It is interesting to note, however, that, just as blackface minstrelsy had stereotypical African-American characters, the Willie Green Band posed similar caricatures of white Americans. The character Grandpop Overpeck (“direct from Possum Hollow”) is cast against Professor Schultz, similar to the “rural versus urban” dichotomy found in blackface minstrelsy. The band also caricatured women by including a man who posed as a woman in the comedic routine.
In spite of its distasteful caricatures that were typical of many bands in America at the time, the Willie Green Band was known for its organization and preparedness, both in its music and its management. Members were loyal, funding the organization through their playing while rarely (if ever) being compensated monetarily. They were a success throughout Ohio, not only in Holmes County, though it is there that they are perhaps most ardently remembered.
A second influential musical group in Holmes County was the Harry Weiss Orchestra. Harry R. Weiss started the ensemble in the mid-1920s. Members of the community as well as four of his seven children played in the band. The instrumentation included a fiddle, a trumpet, two saxophones, an accordion, a banjo, piano and drums. They played popular music of the day, and were considered an essential element to any Holmes County social event in the 1930s through early 1960s.
The following picture was taken in 1947 of the Weiss Orchestra.
On the far left, a friend of the family, Earl Marchand, is seated at the drums. The remaining players include: Bill Weiss (trumpet), Murray Gerber (accordion), Darryl Weiss (saxophone), Junior Weiss (saxophone), Harry Weiss (fiddle and banjo) and Evelyn Weiss Gerber (piano). This picture was taken at a time when the band was becoming well-established: sons Bill, Darryl, and Junior were home from fighting in World War II and Murray had recently joined the band after marrying Evelyn. Murray helped strengthen the band by becoming its vocalist. The band played popular selections such as “Melody of Love,” “When Irish Eyes Are Smiling,” “Whispering,” “Beautiful Ohio,” “I Want a Girl,” “Let Me Call You Sweetheart,” and “I’m Looking Over a Four-Leaf Clover.”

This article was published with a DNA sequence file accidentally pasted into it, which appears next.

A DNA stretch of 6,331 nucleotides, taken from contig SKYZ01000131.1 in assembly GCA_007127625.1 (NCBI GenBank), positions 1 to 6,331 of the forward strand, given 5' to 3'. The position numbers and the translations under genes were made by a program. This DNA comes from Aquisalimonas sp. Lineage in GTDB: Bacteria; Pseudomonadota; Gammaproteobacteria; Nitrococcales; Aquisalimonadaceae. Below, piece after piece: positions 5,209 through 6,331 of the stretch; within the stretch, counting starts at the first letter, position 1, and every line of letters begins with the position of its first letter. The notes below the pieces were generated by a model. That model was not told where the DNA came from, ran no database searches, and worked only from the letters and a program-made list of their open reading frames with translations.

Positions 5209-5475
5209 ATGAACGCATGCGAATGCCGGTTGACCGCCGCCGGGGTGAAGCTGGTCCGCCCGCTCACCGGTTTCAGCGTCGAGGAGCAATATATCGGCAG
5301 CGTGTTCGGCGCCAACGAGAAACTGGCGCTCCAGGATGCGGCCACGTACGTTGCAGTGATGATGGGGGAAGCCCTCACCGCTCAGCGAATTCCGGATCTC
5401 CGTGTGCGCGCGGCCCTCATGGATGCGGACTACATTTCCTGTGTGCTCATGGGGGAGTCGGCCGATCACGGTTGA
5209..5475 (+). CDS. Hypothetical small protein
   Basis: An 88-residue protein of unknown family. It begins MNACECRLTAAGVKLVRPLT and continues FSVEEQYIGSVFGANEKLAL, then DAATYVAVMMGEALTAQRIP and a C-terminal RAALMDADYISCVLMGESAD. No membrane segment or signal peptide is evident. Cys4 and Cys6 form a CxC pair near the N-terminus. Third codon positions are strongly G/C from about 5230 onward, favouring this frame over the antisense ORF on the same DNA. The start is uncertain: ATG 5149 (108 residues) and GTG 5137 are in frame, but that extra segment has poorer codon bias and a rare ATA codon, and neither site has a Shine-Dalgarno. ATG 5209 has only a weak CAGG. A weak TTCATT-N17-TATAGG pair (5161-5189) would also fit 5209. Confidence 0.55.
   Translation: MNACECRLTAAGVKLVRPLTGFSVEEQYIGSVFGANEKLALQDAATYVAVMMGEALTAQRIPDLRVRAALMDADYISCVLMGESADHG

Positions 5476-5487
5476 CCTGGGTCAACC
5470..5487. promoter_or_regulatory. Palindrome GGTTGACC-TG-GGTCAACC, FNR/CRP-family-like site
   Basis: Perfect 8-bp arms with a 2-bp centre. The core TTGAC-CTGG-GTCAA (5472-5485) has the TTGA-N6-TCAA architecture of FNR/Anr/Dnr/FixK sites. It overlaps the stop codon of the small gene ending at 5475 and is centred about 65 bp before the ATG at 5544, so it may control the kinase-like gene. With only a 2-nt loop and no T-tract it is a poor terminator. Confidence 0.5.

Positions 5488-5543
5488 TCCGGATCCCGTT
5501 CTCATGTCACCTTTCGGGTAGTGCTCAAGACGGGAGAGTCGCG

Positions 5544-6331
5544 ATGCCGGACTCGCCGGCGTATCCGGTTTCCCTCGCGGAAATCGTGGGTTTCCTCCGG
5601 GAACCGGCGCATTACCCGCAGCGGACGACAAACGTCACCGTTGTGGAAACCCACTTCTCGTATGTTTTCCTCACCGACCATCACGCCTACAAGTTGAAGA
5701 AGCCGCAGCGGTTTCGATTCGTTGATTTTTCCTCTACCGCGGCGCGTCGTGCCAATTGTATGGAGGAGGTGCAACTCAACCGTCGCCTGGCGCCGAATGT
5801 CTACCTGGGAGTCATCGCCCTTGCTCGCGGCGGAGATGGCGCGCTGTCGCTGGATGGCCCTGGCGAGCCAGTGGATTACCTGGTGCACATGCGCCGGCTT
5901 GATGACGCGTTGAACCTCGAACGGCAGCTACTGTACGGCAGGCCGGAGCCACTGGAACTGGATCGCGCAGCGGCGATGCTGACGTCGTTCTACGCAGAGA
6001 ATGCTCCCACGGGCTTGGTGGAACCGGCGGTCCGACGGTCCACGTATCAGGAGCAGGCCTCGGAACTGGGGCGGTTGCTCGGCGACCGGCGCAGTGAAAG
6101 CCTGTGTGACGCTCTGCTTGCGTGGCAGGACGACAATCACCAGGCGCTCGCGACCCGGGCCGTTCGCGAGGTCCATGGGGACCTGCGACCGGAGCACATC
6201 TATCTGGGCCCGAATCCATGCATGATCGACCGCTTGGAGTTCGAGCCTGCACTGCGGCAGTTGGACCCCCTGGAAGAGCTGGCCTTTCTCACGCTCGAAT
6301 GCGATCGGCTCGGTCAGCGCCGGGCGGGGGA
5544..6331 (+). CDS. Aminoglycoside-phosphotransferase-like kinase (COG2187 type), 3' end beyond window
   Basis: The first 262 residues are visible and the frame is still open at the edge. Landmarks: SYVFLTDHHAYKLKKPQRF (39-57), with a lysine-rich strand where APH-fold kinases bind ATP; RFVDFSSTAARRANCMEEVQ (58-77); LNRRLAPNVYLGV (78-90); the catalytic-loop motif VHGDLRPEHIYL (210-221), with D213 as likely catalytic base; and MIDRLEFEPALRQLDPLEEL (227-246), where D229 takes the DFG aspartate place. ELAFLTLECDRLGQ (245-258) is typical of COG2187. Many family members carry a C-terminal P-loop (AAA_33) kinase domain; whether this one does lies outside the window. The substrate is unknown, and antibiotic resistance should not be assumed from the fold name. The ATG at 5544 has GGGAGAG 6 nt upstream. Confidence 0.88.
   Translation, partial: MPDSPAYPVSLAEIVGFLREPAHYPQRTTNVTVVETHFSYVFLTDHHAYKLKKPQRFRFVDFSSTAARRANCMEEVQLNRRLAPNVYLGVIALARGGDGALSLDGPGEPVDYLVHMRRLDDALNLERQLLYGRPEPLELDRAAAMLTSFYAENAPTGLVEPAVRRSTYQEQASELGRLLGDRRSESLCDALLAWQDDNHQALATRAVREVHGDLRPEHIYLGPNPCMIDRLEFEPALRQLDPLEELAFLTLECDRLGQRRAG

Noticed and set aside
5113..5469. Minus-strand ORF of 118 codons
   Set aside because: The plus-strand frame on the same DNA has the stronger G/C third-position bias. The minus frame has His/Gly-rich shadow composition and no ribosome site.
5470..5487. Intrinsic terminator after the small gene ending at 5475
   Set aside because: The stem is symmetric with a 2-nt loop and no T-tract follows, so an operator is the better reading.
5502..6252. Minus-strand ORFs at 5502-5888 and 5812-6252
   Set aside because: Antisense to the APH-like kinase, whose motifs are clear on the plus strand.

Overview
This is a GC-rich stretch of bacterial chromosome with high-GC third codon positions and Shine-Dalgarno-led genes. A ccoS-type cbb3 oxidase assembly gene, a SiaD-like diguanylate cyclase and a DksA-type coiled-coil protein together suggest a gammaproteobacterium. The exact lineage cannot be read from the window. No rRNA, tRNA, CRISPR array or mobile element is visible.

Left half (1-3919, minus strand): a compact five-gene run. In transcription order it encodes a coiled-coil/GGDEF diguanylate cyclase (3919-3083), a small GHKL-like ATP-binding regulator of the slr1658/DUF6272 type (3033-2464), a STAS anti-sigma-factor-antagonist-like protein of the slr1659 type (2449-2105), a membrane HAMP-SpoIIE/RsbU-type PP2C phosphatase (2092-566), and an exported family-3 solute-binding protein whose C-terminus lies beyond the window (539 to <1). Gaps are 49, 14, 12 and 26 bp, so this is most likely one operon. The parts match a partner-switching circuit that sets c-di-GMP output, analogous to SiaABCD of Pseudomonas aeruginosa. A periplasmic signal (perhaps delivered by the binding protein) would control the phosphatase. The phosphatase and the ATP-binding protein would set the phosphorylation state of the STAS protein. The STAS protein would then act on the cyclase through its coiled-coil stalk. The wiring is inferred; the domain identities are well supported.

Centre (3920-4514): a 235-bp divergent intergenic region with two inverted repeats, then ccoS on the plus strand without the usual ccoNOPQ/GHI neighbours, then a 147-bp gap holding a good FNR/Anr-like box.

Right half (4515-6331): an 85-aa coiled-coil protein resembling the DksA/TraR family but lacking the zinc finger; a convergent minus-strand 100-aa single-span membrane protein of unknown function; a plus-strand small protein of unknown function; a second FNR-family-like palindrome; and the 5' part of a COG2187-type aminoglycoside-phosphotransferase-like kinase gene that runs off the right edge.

Harry Weiss also served as Sheriff of Holmes County. When he was running for office, the band turned into his campaign committee. Since the family lived on a farm before he was elected, they wrote humorous skits as they milked the cows in the morning, and turned the lyrics of popular songs into humorous campaign slogans. Harry’s daughter, Evelyn, enjoyed composing tunes of her own and contributed to the election effort in this way, writing catchy jingles and teaching them to the band. On warm evenings, the family would pile themselves and their instruments into the back of a truck and drive around the county, singing their campaign songs. They were successful: Harry was elected in 1934 and served six consecutive terms as Sheriff of Holmes County. His political position increased the band’s popularity, and they would often travel to neighboring counties to perform.
A single night of playing for a community dance or a street carnival would provide anywhere from sixty cents to three dollars for each band member. New Year’s Eve was always a big night, and the band as a whole would earn as much as ten dollars. The group played nearly every weekend and sometimes through the week.
When the Weiss Orchestra played for square dances, Harry would act as “caller.” This was the person in the band who called out the sequence of steps for the dancers. Quite often, the dance steps were so familiar to the crowd that the Weiss family would let other callers who were there for the evening lead a few dances. In square dancing tradition, callers develop an individualized method of calling, which can include singing or speaking rhythmic patterns. Harry, his son, Darryl, and son-in-law, Murray would sometimes call pieces in three-part harmony.
As Sheriff, sometimes Harry Weiss would arrest prisoners who also happened to be musicians. If that was the case, the family would bring the prisoner along to their Saturday night venue and let him or her perform with the band. This “Mayberry-like” spirit was something that endeared the Holmes County public to the Weiss family; it also reflects what life was like in small-town America in the mid-1900s.